Water tree growth can be eliminated or retarded by removing or minimizing the water or ions, or by reducing the voltage stress. Another approach requires the injection of dielectric enhancement fluid into interstices located between the strands of the cables. Please see U.S. Pat. No. 5,907,128 for a more detailed description of such an approach. The fluid reacts with water inside the cable and oligomerizes to slow diffusion and provide long lasting dielectric enhancing fluid. The oligomerized fluid functions as a water tree retardant and provides other beneficial properties.

SUMMARY OF THE INVENTION

In accordance with embodiments of the present invention, an apparatus for interconnecting a first cable and a second cable is provided. The first and second cables each comprise an exposed electrically conductive core and an outer insulating layer. The apparatus includes a coupling that electrically interconnects the first and second cables, wherein the coupling defines a first fluid pathway that connects the core of the first cable in fluid communication with the core of the second cable; and at least one internal fluid reservoir disposed in fluid communication with the core of the first or second cable.

In accordance with another embodiment of the present invention, an apparatus for interconnecting a first cable and a second cable is provided. The first and second cables each comprise an exposed electrically conductive core and an outer insulating layer. The apparatus includes a coupling that electrically interconnects the first and second cables. The coupling defines a first fluid pathway that connects the core of the first cable in fluid communication with the core of the second cable. The apparatus further includes at least one internal fluid reservoir disposed in fluid communication with either core of the first or second cable, and an actuator chamber fluidly isolated from the at least one internal fluid reservoir.

In accordance with another embodiment of the present invention, an apparatus for interconnecting a first cable and a second cable is provided. The first and second cables each comprise an exposed electrically conductive core and an outer insulating layer. The apparatus includes a housing that defines a sealable interior cavity and a coupling disposed in the interior cavity. The coupling electrically and mechanically interconnects the first and second cables. The coupling defines a first fluid pathway that connects the core of the first cable in fluid communication with the core of the second cable. The apparatus further includes a fluid reservoir disposed in the interior cavity, and means for forcing the contents of the fluid reservoir into the core of the first or second cable.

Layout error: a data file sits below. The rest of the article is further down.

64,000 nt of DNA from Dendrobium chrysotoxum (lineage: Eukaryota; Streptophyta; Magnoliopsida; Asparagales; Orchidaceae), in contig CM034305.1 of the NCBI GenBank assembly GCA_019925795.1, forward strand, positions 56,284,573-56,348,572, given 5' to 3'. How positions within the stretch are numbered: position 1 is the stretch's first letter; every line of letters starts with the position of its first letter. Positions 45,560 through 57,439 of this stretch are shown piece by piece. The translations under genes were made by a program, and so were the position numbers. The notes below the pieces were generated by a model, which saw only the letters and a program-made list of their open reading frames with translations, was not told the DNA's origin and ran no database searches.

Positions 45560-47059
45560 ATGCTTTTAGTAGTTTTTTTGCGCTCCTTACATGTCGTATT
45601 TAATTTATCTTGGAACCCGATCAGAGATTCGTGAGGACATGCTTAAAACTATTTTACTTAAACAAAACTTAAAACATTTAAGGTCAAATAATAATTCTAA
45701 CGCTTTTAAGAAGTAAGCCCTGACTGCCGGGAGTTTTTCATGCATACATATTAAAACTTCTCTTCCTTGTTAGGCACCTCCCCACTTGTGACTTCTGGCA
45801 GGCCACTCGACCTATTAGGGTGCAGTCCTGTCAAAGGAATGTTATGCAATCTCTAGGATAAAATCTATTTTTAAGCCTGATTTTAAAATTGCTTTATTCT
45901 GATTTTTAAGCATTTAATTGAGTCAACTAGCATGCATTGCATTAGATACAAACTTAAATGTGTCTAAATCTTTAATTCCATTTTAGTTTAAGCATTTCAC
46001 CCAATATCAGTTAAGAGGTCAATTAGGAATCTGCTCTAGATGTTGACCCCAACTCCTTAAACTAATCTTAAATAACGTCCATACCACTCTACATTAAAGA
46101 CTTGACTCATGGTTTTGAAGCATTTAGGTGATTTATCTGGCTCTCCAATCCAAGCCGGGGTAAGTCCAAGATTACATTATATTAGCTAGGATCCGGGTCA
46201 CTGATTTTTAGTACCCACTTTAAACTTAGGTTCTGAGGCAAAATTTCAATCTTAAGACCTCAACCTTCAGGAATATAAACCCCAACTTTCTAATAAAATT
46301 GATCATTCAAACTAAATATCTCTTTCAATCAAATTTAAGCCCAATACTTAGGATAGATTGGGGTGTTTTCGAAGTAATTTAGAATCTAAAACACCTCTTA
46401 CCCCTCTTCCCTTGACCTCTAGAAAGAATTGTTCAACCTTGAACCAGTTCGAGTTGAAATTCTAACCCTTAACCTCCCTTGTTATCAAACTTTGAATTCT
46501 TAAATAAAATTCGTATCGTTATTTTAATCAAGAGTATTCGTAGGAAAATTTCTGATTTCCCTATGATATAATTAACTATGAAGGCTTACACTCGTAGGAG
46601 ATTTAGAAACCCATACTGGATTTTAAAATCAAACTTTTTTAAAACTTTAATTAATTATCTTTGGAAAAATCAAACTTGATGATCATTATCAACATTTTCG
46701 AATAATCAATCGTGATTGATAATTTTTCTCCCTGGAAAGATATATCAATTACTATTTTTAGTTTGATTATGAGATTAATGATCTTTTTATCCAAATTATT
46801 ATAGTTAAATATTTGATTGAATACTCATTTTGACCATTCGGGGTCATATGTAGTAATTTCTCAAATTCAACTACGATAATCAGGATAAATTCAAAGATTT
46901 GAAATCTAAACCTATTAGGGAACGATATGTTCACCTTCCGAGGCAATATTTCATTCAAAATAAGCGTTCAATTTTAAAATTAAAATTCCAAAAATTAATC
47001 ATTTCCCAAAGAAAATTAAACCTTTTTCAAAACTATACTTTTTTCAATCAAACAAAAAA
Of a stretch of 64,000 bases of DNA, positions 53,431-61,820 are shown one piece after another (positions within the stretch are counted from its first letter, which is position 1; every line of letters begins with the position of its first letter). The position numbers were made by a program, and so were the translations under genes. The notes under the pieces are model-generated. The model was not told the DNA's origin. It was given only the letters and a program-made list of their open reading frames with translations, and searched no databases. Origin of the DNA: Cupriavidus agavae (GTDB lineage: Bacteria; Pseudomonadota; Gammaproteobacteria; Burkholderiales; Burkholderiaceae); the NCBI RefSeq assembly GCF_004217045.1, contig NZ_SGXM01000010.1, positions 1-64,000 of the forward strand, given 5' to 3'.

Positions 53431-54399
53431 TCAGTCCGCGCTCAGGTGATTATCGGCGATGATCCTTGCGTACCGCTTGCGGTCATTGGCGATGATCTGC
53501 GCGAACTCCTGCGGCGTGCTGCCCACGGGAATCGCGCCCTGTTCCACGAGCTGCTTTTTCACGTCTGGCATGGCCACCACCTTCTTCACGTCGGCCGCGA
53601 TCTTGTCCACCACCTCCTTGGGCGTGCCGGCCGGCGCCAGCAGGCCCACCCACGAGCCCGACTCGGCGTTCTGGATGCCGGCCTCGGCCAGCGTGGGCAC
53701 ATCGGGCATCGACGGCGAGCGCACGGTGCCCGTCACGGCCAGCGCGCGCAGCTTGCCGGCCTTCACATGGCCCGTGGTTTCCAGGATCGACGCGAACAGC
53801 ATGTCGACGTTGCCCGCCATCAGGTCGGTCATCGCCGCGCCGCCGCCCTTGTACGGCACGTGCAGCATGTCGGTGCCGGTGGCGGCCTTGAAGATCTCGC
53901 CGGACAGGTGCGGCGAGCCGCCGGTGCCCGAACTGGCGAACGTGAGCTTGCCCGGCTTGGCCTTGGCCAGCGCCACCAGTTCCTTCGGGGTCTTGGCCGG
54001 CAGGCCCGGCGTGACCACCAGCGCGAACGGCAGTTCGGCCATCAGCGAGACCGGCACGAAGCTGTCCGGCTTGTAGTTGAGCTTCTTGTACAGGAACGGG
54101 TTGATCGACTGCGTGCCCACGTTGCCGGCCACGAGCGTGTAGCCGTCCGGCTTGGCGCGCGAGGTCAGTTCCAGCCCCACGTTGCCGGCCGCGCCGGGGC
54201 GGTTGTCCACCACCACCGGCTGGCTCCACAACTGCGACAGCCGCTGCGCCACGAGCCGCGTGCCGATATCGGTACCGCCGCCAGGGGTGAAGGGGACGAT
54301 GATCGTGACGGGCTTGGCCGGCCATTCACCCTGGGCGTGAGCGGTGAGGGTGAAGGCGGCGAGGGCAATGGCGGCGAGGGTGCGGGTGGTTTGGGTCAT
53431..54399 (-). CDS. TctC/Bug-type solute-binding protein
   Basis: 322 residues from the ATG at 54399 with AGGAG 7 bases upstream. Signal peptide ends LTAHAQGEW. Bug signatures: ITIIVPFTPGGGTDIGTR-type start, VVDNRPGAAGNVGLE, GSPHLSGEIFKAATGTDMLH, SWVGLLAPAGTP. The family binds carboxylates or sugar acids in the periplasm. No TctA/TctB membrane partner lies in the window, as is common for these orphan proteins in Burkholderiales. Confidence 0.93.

BRIEF DESCRIPTION OF THE DRAWINGS

The foregoing aspects and many of the attendant advantages of this invention will become more readily appreciated by reference to the following detailed description, when taken in conjunction with the accompanying drawings, wherein:

FIG. 1 is a perspective, partial cross sectional view of one exemplary embodiment of a cable connector constructed in accordance with aspects of the present invention;

FIG. 2 is a perspective, partial cross sectional view of one suitable embodiment of an inner connector assembly suitable for use with the outer connector housing shown in FIG. 1;

FIG. 3 is a cross sectional view of the left side of the cable connector shown in FIG. 1, the right side having a substantially identical configuration;

FIG. 4 is a perspective, partial cross sectional view of another exemplary embodiment of an inner connector assembly suitable for use with the outer connector housing shown in FIG. 1;

FIG. 5 is a perspective, partial cross sectional view of another exemplary embodiment of an inner connector assembly suitable for use with the outer connector housing shown in FIG. 1;

FIG. 6 is a perspective, partial cross sectional view of another exemplary embodiment of an inner connector assembly suitable for use with the outer connector housing shown in FIG. 1 and showing parts thereof, such as a collar, cut-away for clarity;

FIG. 7 is a perspective, partial cross sectional view of another exemplary embodiment of an inner connector assembly suitable for use with the outer connector housing shown in FIG. 1; and